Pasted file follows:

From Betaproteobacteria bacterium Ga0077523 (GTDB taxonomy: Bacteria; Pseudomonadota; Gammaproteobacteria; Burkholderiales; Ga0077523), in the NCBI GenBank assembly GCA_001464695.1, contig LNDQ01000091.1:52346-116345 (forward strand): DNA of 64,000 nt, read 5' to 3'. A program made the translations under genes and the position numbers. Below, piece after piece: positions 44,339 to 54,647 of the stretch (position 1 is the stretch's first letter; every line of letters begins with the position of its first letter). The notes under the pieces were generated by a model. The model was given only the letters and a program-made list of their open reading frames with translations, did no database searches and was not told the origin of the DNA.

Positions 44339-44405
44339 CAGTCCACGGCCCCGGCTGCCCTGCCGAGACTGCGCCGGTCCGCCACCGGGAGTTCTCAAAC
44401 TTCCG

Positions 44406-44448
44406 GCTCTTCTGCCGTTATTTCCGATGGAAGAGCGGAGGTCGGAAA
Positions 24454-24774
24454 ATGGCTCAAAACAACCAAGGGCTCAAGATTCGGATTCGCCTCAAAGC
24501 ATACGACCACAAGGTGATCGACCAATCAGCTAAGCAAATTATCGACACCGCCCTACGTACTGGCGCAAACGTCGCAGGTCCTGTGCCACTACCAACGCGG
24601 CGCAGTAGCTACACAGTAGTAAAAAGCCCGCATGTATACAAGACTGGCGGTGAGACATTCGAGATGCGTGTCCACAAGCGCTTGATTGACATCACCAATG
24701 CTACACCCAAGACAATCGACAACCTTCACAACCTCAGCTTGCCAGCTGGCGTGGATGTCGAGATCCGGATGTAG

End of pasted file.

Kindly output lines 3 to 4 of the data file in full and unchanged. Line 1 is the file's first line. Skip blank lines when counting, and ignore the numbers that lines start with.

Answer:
44339 CAGTCCACGGCCCCGGCTGCCCTGCCGAGACTGCGCCGGTCCGCCACCGGGAGTTCTCAAAC
44401 TTCCG